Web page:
The terms "interest rate" and "APR" may seem synonymous, but there are significant differences that you should be aware of when comparing loans and credit card offers. By understanding the distinctions between these seemingly similar pieces of finance vocabulary, you'll avoid falling into the trap of taking on a loan that can cost you thousands of extra dollars over the loan's life.
An interest rate is simply the percentage you're paying to borrow the money. The interest rate does not include any additional fees or costs. Therefore, if you take out a loan with a 5.9 percent interest rate, that 5.9 percent covers only the costs of interest paid to the lender.
Annual Percentage Rate
By contrast to the interest rate, the annual percentage rate (APR) includes the interest rate as well as additional charges and fees associated with the loan. For credit cards, these fees include any finance charges. For large loans such as mortgages, fees may include another form of interest, called "points," which are upfront interest charges, as well as other loan-related fees like mortgage insurance. These additional fees are averaged out over the course of the loan, which bumps up the initial interest rate to a higher figure.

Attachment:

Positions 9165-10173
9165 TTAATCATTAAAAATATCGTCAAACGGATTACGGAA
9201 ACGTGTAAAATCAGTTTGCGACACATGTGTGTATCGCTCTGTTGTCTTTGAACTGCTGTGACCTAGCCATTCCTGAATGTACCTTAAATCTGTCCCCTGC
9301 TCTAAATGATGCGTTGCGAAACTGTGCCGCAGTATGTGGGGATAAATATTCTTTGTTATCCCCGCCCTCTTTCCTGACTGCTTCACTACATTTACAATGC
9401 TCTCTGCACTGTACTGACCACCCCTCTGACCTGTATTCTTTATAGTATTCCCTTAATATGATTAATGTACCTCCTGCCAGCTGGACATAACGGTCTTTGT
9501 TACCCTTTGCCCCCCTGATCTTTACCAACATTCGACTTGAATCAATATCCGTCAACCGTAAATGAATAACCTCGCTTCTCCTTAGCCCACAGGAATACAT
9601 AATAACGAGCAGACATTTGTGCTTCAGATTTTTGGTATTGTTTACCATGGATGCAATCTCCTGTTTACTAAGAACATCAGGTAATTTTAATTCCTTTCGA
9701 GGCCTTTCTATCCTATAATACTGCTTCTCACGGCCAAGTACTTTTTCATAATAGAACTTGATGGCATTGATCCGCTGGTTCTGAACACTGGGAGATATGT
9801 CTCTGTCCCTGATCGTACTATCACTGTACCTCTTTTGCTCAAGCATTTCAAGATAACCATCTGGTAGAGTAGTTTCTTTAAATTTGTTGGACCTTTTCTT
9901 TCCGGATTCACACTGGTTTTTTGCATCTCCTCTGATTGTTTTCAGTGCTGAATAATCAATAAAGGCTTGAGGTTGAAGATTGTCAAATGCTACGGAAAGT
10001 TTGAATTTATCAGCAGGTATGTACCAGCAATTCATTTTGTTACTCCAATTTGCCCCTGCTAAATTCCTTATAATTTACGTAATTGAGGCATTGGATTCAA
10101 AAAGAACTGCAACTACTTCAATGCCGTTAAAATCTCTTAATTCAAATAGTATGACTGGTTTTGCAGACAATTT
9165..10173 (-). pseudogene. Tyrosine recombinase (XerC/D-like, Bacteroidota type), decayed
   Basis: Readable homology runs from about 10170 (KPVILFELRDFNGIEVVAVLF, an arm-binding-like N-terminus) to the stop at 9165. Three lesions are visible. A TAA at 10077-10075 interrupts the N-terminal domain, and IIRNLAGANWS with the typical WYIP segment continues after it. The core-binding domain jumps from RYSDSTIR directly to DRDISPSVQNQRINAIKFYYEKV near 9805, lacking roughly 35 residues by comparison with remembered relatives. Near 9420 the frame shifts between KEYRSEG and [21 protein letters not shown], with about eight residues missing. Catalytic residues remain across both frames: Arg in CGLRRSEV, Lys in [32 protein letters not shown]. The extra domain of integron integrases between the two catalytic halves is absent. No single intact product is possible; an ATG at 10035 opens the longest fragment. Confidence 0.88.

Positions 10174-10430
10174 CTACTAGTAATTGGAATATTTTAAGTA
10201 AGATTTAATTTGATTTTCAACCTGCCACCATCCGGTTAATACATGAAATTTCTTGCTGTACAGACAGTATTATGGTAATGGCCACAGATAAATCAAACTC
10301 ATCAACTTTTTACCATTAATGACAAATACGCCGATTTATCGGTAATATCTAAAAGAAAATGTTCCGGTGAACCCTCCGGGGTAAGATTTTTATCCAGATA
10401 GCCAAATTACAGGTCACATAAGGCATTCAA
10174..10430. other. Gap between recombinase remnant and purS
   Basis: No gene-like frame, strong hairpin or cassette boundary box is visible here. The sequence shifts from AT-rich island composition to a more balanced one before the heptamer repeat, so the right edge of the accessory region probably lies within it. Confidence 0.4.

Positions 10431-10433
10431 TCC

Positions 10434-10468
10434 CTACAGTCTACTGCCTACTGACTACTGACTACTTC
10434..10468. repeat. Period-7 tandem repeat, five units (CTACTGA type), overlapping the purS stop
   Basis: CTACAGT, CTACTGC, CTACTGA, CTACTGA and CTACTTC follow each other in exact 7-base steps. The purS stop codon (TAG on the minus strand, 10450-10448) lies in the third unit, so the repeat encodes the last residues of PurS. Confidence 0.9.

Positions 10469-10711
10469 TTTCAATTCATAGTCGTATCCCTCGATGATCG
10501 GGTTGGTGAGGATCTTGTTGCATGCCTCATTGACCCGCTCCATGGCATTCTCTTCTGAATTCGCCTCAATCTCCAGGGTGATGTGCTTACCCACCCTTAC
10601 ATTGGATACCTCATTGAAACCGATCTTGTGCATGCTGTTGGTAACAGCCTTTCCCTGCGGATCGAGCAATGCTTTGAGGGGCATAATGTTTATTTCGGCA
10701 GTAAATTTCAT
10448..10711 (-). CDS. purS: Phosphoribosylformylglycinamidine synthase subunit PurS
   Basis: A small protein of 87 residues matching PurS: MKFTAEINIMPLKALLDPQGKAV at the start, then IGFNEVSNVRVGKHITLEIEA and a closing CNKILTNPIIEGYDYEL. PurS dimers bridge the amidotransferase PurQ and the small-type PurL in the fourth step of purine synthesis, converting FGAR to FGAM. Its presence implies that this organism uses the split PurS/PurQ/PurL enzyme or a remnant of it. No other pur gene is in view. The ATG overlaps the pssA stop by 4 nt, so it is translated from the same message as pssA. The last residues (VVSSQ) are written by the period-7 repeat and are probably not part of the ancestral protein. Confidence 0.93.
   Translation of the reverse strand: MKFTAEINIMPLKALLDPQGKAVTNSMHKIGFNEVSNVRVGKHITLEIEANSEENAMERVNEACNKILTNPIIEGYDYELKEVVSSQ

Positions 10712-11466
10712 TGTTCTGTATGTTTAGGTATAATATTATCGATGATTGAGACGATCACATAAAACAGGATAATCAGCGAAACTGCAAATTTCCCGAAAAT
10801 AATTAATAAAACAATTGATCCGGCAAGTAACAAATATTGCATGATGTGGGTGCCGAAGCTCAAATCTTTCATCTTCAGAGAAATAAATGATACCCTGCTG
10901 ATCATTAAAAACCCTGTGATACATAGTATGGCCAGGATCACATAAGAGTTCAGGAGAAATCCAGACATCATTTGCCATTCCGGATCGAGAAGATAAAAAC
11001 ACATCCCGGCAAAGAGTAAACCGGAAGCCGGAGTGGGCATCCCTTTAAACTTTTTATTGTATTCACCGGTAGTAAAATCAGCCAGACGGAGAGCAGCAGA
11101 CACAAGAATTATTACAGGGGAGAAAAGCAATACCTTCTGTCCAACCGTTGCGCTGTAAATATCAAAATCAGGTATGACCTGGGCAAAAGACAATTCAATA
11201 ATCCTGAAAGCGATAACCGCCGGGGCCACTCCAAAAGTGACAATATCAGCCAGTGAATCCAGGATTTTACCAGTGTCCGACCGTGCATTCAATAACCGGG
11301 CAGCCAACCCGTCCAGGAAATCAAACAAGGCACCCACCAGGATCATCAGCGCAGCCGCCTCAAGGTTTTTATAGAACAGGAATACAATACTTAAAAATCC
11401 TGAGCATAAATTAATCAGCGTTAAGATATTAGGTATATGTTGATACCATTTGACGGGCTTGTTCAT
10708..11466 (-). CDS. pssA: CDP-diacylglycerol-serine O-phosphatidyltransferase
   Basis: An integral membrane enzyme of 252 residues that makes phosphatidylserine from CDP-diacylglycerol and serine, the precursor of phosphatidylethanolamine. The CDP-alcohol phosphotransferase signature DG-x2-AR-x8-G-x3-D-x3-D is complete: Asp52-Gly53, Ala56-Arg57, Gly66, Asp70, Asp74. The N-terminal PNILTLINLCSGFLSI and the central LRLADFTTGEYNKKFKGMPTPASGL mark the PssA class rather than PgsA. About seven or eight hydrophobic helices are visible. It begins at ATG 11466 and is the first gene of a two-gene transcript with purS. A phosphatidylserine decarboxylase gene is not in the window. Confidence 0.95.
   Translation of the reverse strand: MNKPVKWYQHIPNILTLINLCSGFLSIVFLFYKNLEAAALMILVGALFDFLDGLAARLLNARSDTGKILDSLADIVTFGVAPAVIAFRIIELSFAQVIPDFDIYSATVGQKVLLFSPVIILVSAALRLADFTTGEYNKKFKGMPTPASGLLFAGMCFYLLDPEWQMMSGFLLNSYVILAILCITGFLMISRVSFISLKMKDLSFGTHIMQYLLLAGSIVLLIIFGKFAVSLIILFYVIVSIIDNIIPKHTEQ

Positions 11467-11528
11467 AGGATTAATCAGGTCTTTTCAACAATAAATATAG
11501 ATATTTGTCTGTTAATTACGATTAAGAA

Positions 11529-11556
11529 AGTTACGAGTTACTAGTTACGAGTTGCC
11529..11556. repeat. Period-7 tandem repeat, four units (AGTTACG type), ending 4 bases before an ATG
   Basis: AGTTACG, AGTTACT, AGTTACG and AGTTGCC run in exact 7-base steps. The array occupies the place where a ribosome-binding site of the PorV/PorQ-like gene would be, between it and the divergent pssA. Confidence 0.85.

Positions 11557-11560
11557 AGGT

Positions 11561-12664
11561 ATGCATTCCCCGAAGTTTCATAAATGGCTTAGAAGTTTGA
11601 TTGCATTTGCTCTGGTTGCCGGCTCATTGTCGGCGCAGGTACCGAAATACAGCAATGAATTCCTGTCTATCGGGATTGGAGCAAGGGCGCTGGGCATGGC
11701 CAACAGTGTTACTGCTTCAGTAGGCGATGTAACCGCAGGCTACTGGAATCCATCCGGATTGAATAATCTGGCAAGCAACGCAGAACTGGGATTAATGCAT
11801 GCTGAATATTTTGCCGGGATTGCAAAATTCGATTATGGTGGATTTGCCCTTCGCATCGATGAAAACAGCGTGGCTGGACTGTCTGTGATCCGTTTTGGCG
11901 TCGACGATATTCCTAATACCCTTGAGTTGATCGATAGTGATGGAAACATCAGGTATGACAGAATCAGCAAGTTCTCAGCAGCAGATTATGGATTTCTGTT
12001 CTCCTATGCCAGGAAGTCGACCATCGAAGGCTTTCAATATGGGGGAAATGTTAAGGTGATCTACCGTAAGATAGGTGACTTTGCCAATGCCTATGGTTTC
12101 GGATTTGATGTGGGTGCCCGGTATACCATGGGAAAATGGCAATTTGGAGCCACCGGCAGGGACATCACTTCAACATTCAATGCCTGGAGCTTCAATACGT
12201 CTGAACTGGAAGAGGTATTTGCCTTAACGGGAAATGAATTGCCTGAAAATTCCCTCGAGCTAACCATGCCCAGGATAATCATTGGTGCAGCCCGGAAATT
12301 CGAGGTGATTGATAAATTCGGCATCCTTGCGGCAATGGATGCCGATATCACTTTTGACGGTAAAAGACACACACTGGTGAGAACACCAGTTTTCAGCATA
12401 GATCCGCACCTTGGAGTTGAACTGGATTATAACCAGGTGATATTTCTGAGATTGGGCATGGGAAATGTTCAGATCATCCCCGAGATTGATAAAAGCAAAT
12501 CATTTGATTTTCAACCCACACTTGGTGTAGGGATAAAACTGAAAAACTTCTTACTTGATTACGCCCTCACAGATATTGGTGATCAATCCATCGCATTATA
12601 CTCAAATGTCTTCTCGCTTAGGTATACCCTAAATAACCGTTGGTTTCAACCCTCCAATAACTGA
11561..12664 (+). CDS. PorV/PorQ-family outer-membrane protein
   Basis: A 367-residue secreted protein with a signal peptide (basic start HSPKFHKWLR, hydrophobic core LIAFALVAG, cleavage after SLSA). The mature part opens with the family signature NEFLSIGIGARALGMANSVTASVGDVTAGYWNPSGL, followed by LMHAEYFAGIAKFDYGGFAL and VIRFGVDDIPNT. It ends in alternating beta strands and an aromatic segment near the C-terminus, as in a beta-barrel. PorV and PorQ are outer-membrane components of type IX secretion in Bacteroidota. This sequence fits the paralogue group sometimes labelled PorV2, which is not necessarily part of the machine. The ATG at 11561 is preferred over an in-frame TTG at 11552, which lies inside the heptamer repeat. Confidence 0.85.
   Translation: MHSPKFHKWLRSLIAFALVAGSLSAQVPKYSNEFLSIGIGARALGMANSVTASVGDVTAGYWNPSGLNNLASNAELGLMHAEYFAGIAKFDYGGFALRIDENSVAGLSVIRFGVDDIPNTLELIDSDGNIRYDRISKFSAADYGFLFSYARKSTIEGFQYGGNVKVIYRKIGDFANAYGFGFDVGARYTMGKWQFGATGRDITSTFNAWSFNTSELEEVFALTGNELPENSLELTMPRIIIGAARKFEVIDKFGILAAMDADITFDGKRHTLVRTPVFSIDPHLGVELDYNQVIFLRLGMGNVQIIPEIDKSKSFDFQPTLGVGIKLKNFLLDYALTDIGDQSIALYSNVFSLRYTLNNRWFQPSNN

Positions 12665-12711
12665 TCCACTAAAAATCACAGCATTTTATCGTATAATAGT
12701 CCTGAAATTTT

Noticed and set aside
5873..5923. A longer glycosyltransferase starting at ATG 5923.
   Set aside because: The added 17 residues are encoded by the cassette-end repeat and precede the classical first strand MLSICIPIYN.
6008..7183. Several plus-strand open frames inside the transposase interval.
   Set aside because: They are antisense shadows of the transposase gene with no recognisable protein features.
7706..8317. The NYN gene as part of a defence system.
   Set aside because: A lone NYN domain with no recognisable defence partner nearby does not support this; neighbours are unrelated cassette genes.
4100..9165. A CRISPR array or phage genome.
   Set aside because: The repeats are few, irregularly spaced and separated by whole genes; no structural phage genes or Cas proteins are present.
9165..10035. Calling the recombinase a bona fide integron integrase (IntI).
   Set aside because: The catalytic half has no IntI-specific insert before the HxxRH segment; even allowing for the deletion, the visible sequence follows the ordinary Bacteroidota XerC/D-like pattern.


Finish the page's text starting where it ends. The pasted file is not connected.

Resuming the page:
APRs for Loan Comparison
When comparing loans, the APR simplifies the terms of the loan to a single figure. CNN Money lays out the example of choosing between a 30-year mortgage with a 5.75 percent interest rate and two points (each point is equivalent to $1,000) or a loan of the same length with a 5.9 percent interest rate and no points. Most consumers would have trouble figuring out which loan is a better deal. Instead, an APR takes all those numbers and calculates a number that is inclusive of all the factors so that you're just choosing between two single numbers--the lower the number, the lower the charges over the life of the loan.
Just because one APR is lower than another doesn't mean that it's the right loan for you. When deciding between loans, you must figure out how long you plan on keeping the loan. If you pay off the loan and fees early, you could end up paying a much higher APR. You would be better off choosing a loan with higher interest but lower fees. If you pay off the loan over the predicted course (for example, 30 years for a mortgage), then choosing the loan with the lower overall APR will be less costly.
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